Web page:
As reported in last Friday’s Lynn News, Nigel ‘boy’ Syer and Olly Day are really looking forward to opening their summer show at the Princess theatre this Thursday afternoon, because they had so much fun last year.
“We are back with another slice of Norfolk ‘Squit’ to make everyone laugh,”said Olly, and then added: “Brian Hallard and his team have worked so hard recently in making the bar and foyer welcoming to holiday makers and locals alike, now it’s probably the best place on the east coast to sit and have a drink while watching the sun set over the beach.”
Well that’s the good news, but judging from recent letters to the Lynn News, not everyone is laughing at what is happening, or in some cases not happening, to our town, which was once hailed as the Queen of the Norfolk Coast. Following an anonymous call to the News Editor, I did a piece of detective work, equal to that of my fictional hero, Hercule Poirot, which brought me face to face with the caller, who turned out to be the owner of a catering establishment in Le Strange Terrace.
He pointed out that while his place was open, but not doing much trade, numerous similar premises in the immediate vicinity were closed, when in previous years they would have been open in late June and doing business.
He accepted the fact that the weather had been poor, but refused to accept this as the only reason for the obvious lack of custom, based on his experience of running a successful business in the town for the past ten years. Needless to say, I was interested to hear what he believed to be the root cause of the decline in visitor numbers. Leaving aside general factors, such as the possibility of continuing austerity measures by the government and the penalties imposed on parents for taking the children on holiday in term time, it became apparent that west Norfolk council has not done him any favours by selling off a large section of the Southend Road car park to Marstons and then spending the proceeds on ‘vanity’ projects such as the ‘enhancement of the Westgate Spinney.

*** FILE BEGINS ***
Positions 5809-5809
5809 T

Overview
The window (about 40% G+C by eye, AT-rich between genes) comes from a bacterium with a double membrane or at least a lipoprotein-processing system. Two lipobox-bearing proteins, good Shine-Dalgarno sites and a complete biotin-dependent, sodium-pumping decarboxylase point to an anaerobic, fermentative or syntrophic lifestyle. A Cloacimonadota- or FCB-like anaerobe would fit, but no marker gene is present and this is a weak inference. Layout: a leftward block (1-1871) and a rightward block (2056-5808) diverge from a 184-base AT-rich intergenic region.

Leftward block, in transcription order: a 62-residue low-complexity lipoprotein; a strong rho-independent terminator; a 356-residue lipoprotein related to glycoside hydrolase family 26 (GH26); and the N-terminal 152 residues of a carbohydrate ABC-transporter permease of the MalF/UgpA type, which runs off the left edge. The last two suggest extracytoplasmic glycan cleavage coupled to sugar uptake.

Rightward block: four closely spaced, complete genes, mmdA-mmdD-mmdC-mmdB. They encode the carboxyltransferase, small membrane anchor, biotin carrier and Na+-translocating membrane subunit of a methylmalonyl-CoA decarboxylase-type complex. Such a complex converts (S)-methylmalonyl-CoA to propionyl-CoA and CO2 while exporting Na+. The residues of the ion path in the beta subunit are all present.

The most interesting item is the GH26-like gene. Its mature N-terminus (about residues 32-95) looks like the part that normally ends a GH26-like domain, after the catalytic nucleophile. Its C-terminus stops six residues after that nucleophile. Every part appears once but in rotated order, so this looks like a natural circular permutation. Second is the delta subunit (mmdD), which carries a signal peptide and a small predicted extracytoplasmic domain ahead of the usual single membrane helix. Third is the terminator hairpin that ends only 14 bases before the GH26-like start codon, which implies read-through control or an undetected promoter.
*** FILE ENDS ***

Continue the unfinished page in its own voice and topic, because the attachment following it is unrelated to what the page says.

We were then joined by two other members of the catering profession who voiced similar concerns, and the consensus of opinion seemed to be that one had to look no further than the Heritage Centre on The Green, to realise that Hunstanton is still paying the penalty for doing away with its four post popular attractions: a proper swimming pool; a boating lake; a pier and, most of all, the station adjacent to Le Strange Terrace connecting Hunstanton to the national rail network.
Unfortunately, this message appears to be falling on deaf ears as for as west Norfolk council is concerned, because instead of bidding for lottery cash, which could have restored the whole of The Green to its former glory, it looks as if the intention now is to enhance the esplanade gardens instead of ‘grasping the nettle’ with a plan to restore at least one of Hunstanton’s lost assets.
Our town may no longer be the ‘Queen’ of the Norfolk Coast but perhaps we should count ourselves lucky that the Capitol cinema survived the dissolution of our major attractions and now, as the ‘Princess’ theatre, continues to provide entertainment and laughter such as that served up by Olly Day and Nigel ‘boy’ Syer...